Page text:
AUA 2018: The Impact of Common Urological Complications on the Risk of a Prosthetic Joint Infection

San Francisco, CA USA (UroToday.com) Nahid Punjani, MD, clinical urology resident from Western University, presented on the association between joint infections after total hip or knee arthroplasty (THA or TKA) and urologic complications such as urinary tract infections (UTI) or acute urinary retention (AUR). He began by establishing that PJIs can cause significant patient morbidity and healthcare costs.

For this study, 113,061 Canadian patients from 2003-2013 were analyzed after meeting inclusion criteria and had arthroplasties. The authors examined extensive demographic factors including comorbidities and urologic history before performing a regressive, multivariate analysis to determine significant risk factors.

Of note, the study team found that those having at least 1 UTI following their procedure were more likely to be older, female, have previous antibiotic exposure, cystoscopy or retention and have atrial fibrillation. The patients that had AUR were more likely to be older, male, have medical comorbidities, previous transurethral procedures or cystoscopy, previous Urology visits, and had a general anesthetic administered during their procedure. They also discovered that those having a UTI within 2 years of their procedure were associated with an increased risk of joint infection (p<0.01). This, however, was not found upon analysis of AUR and joint infection (p=0.98).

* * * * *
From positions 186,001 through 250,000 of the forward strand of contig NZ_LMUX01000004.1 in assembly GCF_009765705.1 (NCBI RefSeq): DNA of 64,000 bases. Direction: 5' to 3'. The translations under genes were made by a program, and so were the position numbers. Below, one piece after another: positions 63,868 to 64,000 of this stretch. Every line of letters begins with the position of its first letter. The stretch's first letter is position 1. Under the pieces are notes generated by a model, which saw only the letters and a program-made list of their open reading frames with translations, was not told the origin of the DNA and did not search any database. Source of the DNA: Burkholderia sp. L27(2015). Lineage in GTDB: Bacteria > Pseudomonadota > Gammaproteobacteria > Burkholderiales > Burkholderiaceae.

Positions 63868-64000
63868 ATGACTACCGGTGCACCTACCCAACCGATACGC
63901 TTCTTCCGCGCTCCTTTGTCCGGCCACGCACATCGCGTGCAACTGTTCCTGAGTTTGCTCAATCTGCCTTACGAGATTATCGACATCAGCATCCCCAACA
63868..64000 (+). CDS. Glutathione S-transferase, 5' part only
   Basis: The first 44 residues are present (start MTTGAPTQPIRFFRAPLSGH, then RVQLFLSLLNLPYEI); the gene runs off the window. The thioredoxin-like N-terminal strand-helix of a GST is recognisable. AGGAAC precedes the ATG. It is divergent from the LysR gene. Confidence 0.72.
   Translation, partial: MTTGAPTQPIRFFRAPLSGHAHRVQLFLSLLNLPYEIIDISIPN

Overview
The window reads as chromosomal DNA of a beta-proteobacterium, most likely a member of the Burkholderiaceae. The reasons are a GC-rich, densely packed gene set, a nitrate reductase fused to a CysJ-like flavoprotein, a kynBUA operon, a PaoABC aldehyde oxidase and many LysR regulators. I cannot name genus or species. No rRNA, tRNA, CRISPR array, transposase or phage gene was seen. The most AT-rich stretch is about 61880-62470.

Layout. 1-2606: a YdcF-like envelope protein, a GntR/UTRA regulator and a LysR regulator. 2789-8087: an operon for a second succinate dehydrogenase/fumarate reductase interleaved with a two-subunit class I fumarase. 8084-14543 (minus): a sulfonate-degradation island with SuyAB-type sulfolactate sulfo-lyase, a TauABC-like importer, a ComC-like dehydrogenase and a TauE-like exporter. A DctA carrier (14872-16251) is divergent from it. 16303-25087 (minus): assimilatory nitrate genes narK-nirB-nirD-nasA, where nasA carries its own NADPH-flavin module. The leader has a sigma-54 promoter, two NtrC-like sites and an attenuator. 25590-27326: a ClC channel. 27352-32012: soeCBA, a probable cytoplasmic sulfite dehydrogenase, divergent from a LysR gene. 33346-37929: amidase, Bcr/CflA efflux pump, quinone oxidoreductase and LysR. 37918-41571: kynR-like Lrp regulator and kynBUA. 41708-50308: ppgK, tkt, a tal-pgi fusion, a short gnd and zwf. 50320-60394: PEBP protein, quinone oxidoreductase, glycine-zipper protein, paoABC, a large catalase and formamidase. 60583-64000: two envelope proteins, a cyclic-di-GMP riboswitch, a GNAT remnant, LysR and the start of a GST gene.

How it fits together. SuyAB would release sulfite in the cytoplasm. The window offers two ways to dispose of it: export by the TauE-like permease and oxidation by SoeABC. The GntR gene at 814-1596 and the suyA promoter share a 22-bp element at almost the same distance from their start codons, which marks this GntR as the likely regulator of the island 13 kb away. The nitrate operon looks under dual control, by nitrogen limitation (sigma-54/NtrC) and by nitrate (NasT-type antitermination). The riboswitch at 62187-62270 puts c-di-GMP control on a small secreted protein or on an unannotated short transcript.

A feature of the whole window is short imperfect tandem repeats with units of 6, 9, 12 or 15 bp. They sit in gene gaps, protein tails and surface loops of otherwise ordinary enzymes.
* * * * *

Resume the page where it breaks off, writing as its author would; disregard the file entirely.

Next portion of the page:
In conclusion, UTI is associated with increased risk of peri-prosthetic joint infection of TKA or THA, while AUR is not a significant risk factor. Dr. Punjani also stated that each additional UTI increases the risk of PJI within the 2 years following the THA or TKA. Therefore, treatment of symptomatic UTIs in their patient population could prevent prosthetic joint infection. A variety of questions regarding the study importance were asked, to which Dr. Pujani explained that this could ensure consistent guidelines to UTI and AUR treatment as it varies across fields such as the American Urological Association guidelines and the American Orthopedic Association guidelines. This could additionally slow antibiotic resistance as less antibiotics would be prescribed needlessly.

Presented by: Nahid Punjani

Written by: Vinay Cooper, Department of Urology, University of California-Irvine at the 2018 AUA Annual Meeting - May 18 - 21, 2018 – San Francisco, CA USA
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